In transgender females with a penis and testes, conditions such as testicular torsion, epididymitis, and torsion of the appendicular testes should remain in the differential. A rare condition to keep in mind in transgender females is estrogen-induced hypertriglyceridemia. Exogenous estrogen use can lead to hyperlipidemia, and there are some case reports of transgender females and cisgender females who have developed pancreatitis secondary to hypertriglyceridemia while on estrogen therapy.11, 17-19

Heavy or persistent vaginal bleeding

Heavy or persistent vaginal bleeding in transgender males can be a distressing complaint.20 The differential for abnormal uterine bleeding (AUB) is the same as it is in cisgender females. The American College of Gynecology recommends the mnemonic PALM-COEIN to create a differential for AUB (Table 2).21

Table 2. Causes of Abnormal Uterine Bleeding

Initial workup should consist of complete blood count, pregnancy test, and possibly pelvic ultrasound based on clinician judgement.21 Additional work-up can include PT, PTT, TSH, and LFTs to assess for other causes of bleeding.21 The treatment of acute heavy vaginal bleeding in transgender males is different from that of cisgender females. Treatment options such as IV estrogen or high-dose oral contraceptives should be avoided due to the feminizing effects. If the patient is not already on testosterone, this can be started in order to induce amenorrhea.22 There are multiple testosterone formulations, but the majority use biweekly intramuscular or weekly subcutaneous forms.22 In patients already on testosterone therapy, increasing the dose may be beneficial as there is a dose-dependent response to inducing amenorrhea.22 Tranexamic acid should be used with caution in patients on testosterone, as there is a possible increased risk of thrombogenesis.23,24

Additional medical management of persistent or heavy vaginal bleeding in transgender males can include aromatase inhibitors, selective estrogen receptor modulators (SERMs), progestogens, and GNRH-agonists.22 Referral to endocrinology is also an option.

Skin breakdown and soft tissue infections

Some transgender males may use chest binders to help diminish body dysphoria. Although chest binders are relatively safe, they can cause skin breakdown or other skin issues, like infection secondary to skin breakdown.14 Therefore, if a provider has clinical suspicion for a soft tissue infection or a fever of unknown origin, remember to check for skin issues beneath chest binders. Some patients may feel uncomfortable removing binders, so providing an explanation can be beneficial.2 Providers should also be aware of tucking, a technique that allows individuals to hide any outward evidence of the penis and testes. One method involves pulling the penis backwards between the legs and then raising the testes into the inguinal canal. Another technique is employing the use of binding tape to hold the penis and testes against the perineum. Tucking is relatively safe, but there is a risk of penile pain, inguinal hernias, and skin breakdown.2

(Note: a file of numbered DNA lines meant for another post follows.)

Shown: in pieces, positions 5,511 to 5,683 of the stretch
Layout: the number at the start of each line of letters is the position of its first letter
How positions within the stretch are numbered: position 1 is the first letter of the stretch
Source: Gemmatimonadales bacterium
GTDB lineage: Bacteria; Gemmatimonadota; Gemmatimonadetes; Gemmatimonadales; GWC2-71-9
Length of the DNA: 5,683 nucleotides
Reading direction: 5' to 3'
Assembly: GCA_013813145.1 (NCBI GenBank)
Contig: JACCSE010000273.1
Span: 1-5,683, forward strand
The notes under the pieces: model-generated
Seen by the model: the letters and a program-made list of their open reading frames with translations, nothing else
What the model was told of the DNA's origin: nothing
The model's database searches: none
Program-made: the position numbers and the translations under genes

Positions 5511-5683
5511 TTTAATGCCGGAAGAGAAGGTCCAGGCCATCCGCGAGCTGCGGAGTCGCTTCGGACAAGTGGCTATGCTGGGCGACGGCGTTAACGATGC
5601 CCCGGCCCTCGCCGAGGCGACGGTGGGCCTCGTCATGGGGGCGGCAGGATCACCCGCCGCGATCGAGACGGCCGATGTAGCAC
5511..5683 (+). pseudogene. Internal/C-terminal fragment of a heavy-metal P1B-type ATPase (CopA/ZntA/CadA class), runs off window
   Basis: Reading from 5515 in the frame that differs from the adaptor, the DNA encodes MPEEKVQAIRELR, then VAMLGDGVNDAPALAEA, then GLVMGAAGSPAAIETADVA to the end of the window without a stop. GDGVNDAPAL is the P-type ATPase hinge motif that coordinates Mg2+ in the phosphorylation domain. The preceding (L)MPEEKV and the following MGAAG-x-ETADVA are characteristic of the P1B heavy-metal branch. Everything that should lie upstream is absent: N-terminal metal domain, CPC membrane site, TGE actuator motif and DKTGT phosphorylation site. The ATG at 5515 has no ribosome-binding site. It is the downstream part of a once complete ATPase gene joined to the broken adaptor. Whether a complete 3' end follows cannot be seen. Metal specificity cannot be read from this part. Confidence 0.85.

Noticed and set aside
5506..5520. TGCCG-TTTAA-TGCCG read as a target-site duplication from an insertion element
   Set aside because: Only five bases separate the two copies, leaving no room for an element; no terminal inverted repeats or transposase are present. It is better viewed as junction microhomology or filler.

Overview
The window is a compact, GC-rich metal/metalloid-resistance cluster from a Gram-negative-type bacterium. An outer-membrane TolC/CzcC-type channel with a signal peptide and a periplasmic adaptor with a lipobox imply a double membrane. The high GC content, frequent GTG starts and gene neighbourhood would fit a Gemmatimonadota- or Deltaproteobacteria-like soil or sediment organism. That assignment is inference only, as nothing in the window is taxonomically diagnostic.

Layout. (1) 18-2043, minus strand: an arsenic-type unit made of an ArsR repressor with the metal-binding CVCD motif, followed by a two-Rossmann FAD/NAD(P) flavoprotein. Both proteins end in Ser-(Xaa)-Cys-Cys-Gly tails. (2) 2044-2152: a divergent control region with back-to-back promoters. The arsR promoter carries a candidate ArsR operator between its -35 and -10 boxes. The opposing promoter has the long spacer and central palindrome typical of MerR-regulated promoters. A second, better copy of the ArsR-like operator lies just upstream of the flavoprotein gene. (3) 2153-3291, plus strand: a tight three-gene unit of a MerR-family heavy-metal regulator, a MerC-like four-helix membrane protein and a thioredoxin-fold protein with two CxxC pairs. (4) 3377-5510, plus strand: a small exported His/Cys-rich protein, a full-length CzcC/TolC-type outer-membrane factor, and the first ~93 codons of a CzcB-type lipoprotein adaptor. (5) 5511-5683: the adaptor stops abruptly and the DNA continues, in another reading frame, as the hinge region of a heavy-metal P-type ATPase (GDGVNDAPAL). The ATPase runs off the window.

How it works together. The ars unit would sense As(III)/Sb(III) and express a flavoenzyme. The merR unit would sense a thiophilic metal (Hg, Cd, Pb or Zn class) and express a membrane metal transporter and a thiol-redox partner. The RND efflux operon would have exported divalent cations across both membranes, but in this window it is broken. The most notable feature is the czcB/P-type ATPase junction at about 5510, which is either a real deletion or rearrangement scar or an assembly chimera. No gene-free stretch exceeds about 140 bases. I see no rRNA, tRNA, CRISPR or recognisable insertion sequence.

• Many transgender patients have had poor past experiences with the healthcare system. As such, the care of transgender and nonbinary adolescents in the urgent care setting starts with creating an environment of inclusion and safety. Use of the correct pronouns and displaying outward signs of an LGBTQ-friendly environment (signs, stickers, pins) is a great start.
  • When collecting past medical and surgical history, ask about puberty-blocking medications, gender-affirming hormone therapy, and gender-affirming surgeries.
  • The physical exam can be distressing for some transgender patients, so explaining its importance and talking through exam maneuvers can be helpful.
  • When developing a differential, consider the patient’s anatomy and whether hormone therapies are contributing to their symptoms.
  • Bear in mind that transgender and nonbinary patients will often have the same complaints and diagnoses as their cisgender adolescent counterparts.


CBC showed Hgb of 12.5, WBC of 7.6, and platelet count of 225. BUN was mildly elevated at 25 and Cr was 1.12. Ultrasound demonstrated a large left ovarian cyst and absence of blood flow to the left ovary on color doppler, consistent with ovarian torsion. OB/GYN was consulted and the patient was transferred for detorsion and ovarian cystectomy. He recovered without incident.


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Author affiliations: Timothy McGinnis, School of Medicine, University of Kansas School of Medicine. Emily J. Montgomery, MD, MHPE, FAAP Children’s Mercy Kansas City; Clinical Assistant Professor of Pediatrics, University of Missouri-Kansas City School of Medicine; Clinical Assistant Professor of Pediatrics, University of Kansas School of Medicine.